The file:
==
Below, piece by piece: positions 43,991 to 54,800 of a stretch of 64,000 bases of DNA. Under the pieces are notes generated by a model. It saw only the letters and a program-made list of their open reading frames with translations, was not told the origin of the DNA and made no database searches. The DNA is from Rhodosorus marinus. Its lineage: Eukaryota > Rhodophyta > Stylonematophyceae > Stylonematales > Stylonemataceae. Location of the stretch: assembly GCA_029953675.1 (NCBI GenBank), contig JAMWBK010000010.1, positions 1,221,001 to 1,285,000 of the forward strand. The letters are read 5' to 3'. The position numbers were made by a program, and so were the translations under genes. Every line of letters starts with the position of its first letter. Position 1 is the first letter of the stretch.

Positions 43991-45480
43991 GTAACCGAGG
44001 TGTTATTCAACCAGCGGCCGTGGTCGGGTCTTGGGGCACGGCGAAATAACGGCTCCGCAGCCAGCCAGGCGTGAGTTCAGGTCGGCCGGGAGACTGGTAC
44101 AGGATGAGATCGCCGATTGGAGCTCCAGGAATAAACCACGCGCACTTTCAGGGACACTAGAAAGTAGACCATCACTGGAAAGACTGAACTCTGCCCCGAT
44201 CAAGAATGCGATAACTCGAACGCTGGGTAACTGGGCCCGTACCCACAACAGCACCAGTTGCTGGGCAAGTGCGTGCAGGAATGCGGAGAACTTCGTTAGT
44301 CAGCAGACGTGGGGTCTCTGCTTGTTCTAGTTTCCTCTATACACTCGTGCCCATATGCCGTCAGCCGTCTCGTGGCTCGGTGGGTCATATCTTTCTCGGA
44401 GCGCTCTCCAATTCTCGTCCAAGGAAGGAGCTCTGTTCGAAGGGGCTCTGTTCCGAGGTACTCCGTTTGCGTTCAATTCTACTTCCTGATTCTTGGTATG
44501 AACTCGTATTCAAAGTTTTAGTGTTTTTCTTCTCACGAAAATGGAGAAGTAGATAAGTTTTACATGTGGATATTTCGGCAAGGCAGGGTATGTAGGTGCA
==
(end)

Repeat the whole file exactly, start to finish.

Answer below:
Below, piece by piece: positions 43,991 to 54,800 of a stretch of 64,000 bases of DNA. Under the pieces are notes generated by a model. It saw only the letters and a program-made list of their open reading frames with translations, was not told the origin of the DNA and made no database searches. The DNA is from Rhodosorus marinus. Its lineage: Eukaryota > Rhodophyta > Stylonematophyceae > Stylonematales > Stylonemataceae. Location of the stretch: assembly GCA_029953675.1 (NCBI GenBank), contig JAMWBK010000010.1, positions 1,221,001 to 1,285,000 of the forward strand. The letters are read 5' to 3'. The position numbers were made by a program, and so were the translations under genes. Every line of letters starts with the position of its first letter. Position 1 is the first letter of the stretch.

Positions 43991-45480
43991 GTAACCGAGG
44001 TGTTATTCAACCAGCGGCCGTGGTCGGGTCTTGGGGCACGGCGAAATAACGGCTCCGCAGCCAGCCAGGCGTGAGTTCAGGTCGGCCGGGAGACTGGTAC
44101 AGGATGAGATCGCCGATTGGAGCTCCAGGAATAAACCACGCGCACTTTCAGGGACACTAGAAAGTAGACCATCACTGGAAAGACTGAACTCTGCCCCGAT
44201 CAAGAATGCGATAACTCGAACGCTGGGTAACTGGGCCCGTACCCACAACAGCACCAGTTGCTGGGCAAGTGCGTGCAGGAATGCGGAGAACTTCGTTAGT
44301 CAGCAGACGTGGGGTCTCTGCTTGTTCTAGTTTCCTCTATACACTCGTGCCCATATGCCGTCAGCCGTCTCGTGGCTCGGTGGGTCATATCTTTCTCGGA
44401 GCGCTCTCCAATTCTCGTCCAAGGAAGGAGCTCTGTTCGAAGGGGCTCTGTTCCGAGGTACTCCGTTTGCGTTCAATTCTACTTCCTGATTCTTGGTATG
44501 AACTCGTATTCAAAGTTTTAGTGTTTTTCTTCTCACGAAAATGGAGAAGTAGATAAGTTTTACATGTGGATATTTCGGCAAGGCAGGGTATGTAGGTGCA